As a DSLR owner, I am currently looking for a compact interchangeable lens camera and I currently hesitate in buying the Sony NEX-5N or the Panasonic GX1.

I realize the lens options for the Micro Four Thirds cameras are great, and are somewhat limited for the NEX cameras.

Apart from the Sony NEX 16mm f/2,8, do I have other options for a pancake lens?


As Sony works to expand their system, they've introduced a few more pancake lenses. You can see the entire lens lineup on Sony's E-mount Lenses page. Of these as of 2013, there are two "real" pancake primes plus a collapsing zoom lens which reasonably could be categorized the same way.

The 16mm was widely panned (um, slight pun intended; sorry) by reviewers. For example, SLR Gear says: "It's an interesting little lens, but its price point and its performance are perhaps limiting it to strictly consumer application." The 20mm is new enough that it's not widely reviews, but a common presumption is that a second pancake so similar in focal length could only be to quietly answer those complaints. The MTF chart in the Sony info page linked above certainly looks much better, and unless you have a very compelling need for your lens to be a little bit wider (about 12° horizontally), it's probably worth the extra $100.

There aren't currently any third-party E-mount lenses which could be considered pancakes. It would be pretty silly to use an adapter to mount a DSLR pancake (for example, the Pentax 40mm f/2.8), because the size of the adapter would dwarf the lens, but adapters to Micro Four Thirds appear to be available and are pretty small (only adding 2mm), meaning you could use pancake lenses for that system if you don't mind manual focus. (That'd probably also be a little silly, but if you've got multiple systems, access to the lenses, etc., it could be an option.)


Some lenses meant for other mounts can be used with help of adapters. For example, Zeiss Planar 35/2 for Contax G. With a Pentax adapter, you could use the Pentax DA Limited line pancakes (21mm, 40mm and 70mm). Pentax, Canon or Nikon adapter would let you use Voigtländer's Ultron 40mm f/2 or Color Skopar 20mm f/3.5 with corresponding mount.

  • Is there any lens mount adapter that provide auto-focus? Or the only lenses that would support auto-focus would be the native e-mount lenses? – decasteljau Jan 16 '12 at 14:44
  • The only lens adapter I know that supports auto-focus is the Sony LA-EA2 meant for using Sony Alpha lenses on a NEX. I don't think such exists for the Pentax lenses, which use screwdriven AF - so the adapter should provide the motor. The Voigtländers and Zeiss are full manual focus lenses anyway. – Imre Jan 16 '12 at 20:11
  • This is a good take on the question, because one of the strong points of the NEX system is the ability to use legacy lenses with a more reasonable crop factor (1.5x) than micro 4/3 (2x). – JoséNunoFerreira Jan 23 '14 at 16:19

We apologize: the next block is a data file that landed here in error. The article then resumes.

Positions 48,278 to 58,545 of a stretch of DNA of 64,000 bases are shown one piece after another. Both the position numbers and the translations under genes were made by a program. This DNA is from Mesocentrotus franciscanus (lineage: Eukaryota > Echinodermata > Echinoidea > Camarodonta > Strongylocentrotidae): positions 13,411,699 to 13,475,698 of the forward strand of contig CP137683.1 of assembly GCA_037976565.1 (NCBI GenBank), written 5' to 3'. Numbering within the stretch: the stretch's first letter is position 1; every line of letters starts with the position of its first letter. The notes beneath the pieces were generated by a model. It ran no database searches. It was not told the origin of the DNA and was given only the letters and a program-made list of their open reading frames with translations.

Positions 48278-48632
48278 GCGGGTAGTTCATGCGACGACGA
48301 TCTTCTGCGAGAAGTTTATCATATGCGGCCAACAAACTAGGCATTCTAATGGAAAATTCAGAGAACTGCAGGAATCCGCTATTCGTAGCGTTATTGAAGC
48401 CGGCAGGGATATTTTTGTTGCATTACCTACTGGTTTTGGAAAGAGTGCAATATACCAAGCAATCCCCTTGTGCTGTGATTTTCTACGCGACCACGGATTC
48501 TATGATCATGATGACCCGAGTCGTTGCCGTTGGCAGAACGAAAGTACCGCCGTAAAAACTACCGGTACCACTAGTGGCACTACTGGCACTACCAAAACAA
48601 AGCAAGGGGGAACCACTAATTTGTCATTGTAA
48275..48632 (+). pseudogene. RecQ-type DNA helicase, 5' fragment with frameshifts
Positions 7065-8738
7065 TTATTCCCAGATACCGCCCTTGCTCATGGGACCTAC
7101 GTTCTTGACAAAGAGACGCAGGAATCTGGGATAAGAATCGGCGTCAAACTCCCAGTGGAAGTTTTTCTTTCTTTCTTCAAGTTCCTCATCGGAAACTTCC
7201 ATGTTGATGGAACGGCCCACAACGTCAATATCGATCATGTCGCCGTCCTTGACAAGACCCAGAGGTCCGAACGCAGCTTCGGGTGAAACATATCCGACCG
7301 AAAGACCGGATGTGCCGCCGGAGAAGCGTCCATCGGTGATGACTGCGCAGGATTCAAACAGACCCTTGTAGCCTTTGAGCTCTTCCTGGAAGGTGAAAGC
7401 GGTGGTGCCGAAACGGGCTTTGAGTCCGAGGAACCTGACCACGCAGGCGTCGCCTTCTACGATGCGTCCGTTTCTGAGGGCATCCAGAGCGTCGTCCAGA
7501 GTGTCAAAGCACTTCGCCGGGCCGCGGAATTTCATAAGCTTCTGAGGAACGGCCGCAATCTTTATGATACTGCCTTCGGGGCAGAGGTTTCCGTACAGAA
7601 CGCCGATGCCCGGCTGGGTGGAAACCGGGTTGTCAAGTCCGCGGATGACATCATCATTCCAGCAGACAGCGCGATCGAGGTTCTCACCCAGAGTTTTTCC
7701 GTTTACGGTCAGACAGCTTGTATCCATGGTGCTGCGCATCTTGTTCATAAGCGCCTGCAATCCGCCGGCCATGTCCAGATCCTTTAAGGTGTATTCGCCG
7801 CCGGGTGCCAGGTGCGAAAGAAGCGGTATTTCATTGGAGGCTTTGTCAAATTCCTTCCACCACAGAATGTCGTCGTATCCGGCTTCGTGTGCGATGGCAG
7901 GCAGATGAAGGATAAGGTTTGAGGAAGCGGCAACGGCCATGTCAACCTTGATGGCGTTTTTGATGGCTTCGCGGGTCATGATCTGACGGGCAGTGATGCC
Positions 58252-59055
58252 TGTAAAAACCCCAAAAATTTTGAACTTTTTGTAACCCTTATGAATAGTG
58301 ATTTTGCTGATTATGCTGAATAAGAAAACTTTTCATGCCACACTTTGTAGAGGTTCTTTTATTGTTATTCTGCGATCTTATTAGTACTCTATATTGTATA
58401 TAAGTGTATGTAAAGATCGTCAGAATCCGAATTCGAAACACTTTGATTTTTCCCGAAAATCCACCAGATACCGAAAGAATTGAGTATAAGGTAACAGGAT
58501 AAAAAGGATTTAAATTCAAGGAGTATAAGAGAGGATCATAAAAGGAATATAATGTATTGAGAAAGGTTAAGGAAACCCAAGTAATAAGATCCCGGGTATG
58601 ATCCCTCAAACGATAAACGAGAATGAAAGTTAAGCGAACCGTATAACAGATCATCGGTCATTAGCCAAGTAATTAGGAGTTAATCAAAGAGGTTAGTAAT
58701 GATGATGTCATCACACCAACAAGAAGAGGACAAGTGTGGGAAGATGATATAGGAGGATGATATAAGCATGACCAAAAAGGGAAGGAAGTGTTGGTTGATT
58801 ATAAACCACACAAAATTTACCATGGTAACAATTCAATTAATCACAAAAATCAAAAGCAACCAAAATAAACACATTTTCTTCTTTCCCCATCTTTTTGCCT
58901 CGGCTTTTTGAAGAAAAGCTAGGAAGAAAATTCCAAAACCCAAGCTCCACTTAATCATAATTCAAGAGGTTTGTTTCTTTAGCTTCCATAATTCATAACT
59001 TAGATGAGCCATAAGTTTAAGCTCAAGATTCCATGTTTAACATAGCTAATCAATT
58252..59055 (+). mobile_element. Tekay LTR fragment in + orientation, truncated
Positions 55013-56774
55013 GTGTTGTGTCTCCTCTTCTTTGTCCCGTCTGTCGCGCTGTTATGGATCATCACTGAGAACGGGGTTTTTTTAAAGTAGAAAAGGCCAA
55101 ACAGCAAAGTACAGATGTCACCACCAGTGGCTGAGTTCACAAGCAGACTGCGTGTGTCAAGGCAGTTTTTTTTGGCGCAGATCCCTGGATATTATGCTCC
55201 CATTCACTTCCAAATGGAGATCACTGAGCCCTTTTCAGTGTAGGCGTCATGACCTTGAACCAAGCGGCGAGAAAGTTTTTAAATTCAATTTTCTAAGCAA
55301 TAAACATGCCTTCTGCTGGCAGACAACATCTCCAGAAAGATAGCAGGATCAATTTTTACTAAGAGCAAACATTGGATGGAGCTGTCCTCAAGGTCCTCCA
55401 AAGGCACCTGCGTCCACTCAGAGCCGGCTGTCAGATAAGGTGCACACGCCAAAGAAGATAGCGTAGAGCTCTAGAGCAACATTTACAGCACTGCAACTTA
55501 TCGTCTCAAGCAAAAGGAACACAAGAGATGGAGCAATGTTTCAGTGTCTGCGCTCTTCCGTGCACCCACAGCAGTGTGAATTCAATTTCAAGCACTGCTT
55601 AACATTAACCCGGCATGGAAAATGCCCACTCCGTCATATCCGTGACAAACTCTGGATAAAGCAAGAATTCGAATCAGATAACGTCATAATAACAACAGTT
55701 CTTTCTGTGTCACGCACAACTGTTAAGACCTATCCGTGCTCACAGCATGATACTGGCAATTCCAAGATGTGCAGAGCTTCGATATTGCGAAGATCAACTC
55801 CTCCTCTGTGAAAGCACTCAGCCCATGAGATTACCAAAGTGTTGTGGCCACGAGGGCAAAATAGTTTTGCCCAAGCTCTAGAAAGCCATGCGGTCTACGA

There are extremely thin pinhole lenses for Sony NEX cameras that you can easily find online. These are the thinnest NEX-native lenses that you will find.

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Then there are manual lenses that you can adapt, such as the 38mm Olympus 2.8 lens, whose adapter to NEX isn't that thick. This would be the definite best option for you I think. This is pretty much how it would look like (but with a NEX instead of the Olympus).

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There are also three Pentax lenses I am thinking about, SMC PENTAX 40mm 2.8 Pancake lens (exists in all types of Pentax mounts). At your own risk, you can look into mounting this lens on your NEX. Note that the Pentax / Nex adapters are somewhat thicker/larger than the ones of the NEX, so it would be worthy only with a very thin lens.

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An Industar 69 (or 50-2, or 22) on an adapter would also be very thin, but these lenses are quite often very bad (somewhat similar to what's seen here).

enter image description here


Unfortunately in the mirrorless world only within the micro 4/3 standards you will find a good lens range even 3rd party ones.

In the Sony realm there are no other options for pancake lens as they have a unique system, so you can't use the micro 4/3 as you seem to know already.

To help you choose I leave here a site that I follow which publishes new, reviews and rumors about mirrorless cameras and they recently have published a post that might interest you a lot - http://www.43rumors.com/panasonic-gx1-review-at-techradar-and-nex-5n-comparison/

In the end if you are looking to aquire more gear later for the camera or even use adaptors for the DSLR gear that you might have I think you'll be better served with the GX1. On image quality the Sony is generally better although in lower ISO's as they say, in the review, that the difference between both cameras is pretty unnoticeable.


The Sony NEX 16-50 mm pancake zoom is now available.

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